Sonora Restaurant & Bar in Bedford-Stuyvesant was hot and loud, crowded with friends, relatives and political supporters of New York City Council District 41 candidate Isis McIntosh Green when she lost.
Watch party attendees refreshed the New York City Board of Elections vote counter on their phones repeatedly, hopefully, in front of a backdrop of NY1’s election coverage. For around an hour, the vote counts barely changed. And then, at around 10:30 p.m., with 92% of the votes in, the race was called for City Council Member Darlene Mealy, with 62% of the vote.
“Although the election results did not turn out how we wanted them to be, we understand that this is a two-year term,” McIntosh Green said in a speech at the end of the night. “I am extremely grateful for each and every one of you who are here that have started from the beginning of the campaign, that joined in the middle, all the way on to volunteers, words of encouragement and prayers.”
McIntosh Green was the top challenger in the Democratic primary race against Mealy. Tenant advocate Reginald Bowman and previously unsuccessful candidate Joyce Shearin also ran for the seat.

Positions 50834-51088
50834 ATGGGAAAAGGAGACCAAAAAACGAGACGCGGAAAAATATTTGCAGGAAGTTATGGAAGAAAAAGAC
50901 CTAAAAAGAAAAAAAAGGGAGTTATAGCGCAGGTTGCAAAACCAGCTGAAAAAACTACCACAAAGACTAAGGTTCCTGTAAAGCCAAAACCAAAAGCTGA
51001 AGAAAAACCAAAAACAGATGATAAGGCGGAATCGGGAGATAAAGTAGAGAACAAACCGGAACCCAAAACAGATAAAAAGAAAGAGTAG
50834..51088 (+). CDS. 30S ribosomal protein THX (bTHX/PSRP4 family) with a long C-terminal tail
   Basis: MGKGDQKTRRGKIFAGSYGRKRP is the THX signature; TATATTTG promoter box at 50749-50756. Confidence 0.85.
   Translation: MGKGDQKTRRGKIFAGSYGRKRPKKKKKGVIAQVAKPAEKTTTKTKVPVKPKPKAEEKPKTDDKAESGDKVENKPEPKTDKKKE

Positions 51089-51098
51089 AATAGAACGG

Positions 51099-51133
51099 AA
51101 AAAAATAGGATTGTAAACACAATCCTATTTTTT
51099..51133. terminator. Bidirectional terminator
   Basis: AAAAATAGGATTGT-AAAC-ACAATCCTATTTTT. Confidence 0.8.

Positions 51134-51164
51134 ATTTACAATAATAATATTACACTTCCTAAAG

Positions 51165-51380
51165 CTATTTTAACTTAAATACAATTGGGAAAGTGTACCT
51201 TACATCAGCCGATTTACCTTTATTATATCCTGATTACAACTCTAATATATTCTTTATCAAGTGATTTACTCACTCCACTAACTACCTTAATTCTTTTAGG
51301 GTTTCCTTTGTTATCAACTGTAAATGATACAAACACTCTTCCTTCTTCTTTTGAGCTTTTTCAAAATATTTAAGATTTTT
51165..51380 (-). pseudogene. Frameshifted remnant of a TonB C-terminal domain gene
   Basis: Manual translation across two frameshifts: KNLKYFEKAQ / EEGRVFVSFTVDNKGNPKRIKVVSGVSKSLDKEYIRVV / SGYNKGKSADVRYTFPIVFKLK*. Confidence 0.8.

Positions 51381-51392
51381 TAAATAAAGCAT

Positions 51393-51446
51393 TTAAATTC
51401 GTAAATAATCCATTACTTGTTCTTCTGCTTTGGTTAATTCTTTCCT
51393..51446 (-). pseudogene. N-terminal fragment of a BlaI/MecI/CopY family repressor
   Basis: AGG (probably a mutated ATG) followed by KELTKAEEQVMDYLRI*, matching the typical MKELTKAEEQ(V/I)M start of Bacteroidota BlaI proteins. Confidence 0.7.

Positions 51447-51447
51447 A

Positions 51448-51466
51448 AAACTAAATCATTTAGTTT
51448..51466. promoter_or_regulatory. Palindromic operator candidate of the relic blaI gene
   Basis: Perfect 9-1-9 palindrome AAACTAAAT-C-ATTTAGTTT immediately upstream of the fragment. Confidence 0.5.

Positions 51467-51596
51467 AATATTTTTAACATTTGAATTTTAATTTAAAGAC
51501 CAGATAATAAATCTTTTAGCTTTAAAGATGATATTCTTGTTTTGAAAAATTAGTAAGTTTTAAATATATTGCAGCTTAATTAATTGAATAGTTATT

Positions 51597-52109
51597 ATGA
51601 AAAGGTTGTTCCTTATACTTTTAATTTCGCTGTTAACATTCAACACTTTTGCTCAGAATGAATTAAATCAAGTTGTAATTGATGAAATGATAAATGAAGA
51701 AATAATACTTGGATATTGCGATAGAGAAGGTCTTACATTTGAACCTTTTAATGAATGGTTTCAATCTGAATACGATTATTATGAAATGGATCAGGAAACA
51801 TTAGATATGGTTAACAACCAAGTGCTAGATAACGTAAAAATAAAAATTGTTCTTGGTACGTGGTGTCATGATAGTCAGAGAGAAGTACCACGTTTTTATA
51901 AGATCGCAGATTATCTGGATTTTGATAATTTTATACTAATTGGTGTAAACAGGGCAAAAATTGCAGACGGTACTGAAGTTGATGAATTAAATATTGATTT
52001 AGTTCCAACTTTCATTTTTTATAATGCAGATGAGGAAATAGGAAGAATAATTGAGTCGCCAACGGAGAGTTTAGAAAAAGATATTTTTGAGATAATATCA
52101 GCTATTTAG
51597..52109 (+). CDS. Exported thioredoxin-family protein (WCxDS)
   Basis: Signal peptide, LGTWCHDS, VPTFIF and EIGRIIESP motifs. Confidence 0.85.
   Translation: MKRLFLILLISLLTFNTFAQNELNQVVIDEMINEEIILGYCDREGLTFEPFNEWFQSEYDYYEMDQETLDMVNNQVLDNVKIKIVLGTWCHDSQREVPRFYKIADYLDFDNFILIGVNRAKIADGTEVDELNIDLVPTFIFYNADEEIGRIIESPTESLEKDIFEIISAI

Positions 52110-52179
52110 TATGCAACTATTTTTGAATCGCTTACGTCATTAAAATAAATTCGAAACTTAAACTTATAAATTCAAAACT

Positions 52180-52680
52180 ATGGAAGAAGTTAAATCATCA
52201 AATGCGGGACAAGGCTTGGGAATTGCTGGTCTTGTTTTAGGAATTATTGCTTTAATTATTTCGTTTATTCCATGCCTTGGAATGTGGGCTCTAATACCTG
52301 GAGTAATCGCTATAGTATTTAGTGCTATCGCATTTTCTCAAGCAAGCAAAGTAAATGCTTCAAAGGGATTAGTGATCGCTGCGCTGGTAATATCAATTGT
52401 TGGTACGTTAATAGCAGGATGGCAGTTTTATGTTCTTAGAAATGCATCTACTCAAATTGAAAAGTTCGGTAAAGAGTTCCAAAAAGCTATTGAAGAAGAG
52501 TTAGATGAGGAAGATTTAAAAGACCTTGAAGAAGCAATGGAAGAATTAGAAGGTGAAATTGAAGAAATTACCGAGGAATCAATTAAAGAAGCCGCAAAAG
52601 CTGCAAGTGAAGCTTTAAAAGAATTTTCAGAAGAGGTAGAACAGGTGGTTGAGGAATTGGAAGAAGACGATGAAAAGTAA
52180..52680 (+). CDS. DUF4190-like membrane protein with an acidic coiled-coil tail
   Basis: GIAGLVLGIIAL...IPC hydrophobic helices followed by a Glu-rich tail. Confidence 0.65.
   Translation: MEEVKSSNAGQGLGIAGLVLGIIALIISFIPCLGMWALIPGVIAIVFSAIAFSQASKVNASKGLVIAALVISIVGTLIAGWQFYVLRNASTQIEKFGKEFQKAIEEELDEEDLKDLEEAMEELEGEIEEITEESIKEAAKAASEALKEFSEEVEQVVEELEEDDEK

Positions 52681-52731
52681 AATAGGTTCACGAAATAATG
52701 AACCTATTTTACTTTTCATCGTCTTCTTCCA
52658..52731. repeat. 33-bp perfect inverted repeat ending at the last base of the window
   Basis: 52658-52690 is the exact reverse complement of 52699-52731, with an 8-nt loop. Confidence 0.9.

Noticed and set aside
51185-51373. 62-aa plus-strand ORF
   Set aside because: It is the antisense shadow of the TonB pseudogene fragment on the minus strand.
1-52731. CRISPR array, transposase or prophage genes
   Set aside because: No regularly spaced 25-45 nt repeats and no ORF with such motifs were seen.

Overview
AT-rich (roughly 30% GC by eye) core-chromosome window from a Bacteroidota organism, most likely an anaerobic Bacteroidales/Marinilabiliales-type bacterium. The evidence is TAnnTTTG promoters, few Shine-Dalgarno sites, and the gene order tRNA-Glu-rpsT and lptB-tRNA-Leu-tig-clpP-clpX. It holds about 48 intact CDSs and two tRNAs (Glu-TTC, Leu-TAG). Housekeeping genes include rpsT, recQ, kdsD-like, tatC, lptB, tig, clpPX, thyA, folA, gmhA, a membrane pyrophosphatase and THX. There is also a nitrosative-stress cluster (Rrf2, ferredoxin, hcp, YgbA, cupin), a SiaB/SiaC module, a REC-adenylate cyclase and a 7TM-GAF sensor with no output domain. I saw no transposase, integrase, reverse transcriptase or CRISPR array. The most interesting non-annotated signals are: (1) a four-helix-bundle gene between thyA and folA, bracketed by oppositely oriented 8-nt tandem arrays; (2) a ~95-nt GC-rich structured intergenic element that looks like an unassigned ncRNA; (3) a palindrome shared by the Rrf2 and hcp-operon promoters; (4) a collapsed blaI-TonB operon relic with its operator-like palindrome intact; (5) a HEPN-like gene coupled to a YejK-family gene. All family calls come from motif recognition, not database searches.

There’s no Republican running in this district for the general election, so Mealy will be reelected to another term.
Despite jumping into the race late, McIntosh Green outraised Mealy in private donations – with the challenger raising $73,188 and the incumbent raising $20,241 as of the primary day. Due to her late entry, though, McIntosh Green didn’t qualify for matching funds, which Mealy received $46,000.
The challenger was also able to swing some big-name endorsements, including Assembly Member Latrice Walker, the Working Families Party, District Council 37, the Hotel and Gaming Trade Council and more.
Mealy has represented the district for more than 13 years over two separate stints, but has a reputation as being absent both in the council chamber and in her district. She missed a third of her council and committee meetings this term, missed last year’s budget vote and hasn’t been the primary sponsor of a single bill this session. In all her years in office, she’s only passed six bills. Even on the district side of the job, Mealy is lacking, according to reporting by The City that found that constituents struggle to reach her office for help.
Mealy defended herself in a phone call with City & State earlier Tuesday, saying she’s going to keep doing the work like she always has. “I serve the community the way the community needs to be served,” she said. “You don’t know how much I’ve been in the churches.”
“Darlene Mealy is someone the party has a history with,” Working Families Party New York City Organizing Director Divya Sundaram told City & State ahead of the results, referring to how the party endorsed her in previous runs. But that’s changed, she said. “I don’t think she’s been totally aligned with our values, has been showing up in the ways that we expect WFP champions to show up. She didn’t even bother to apply for our endorsement this year.”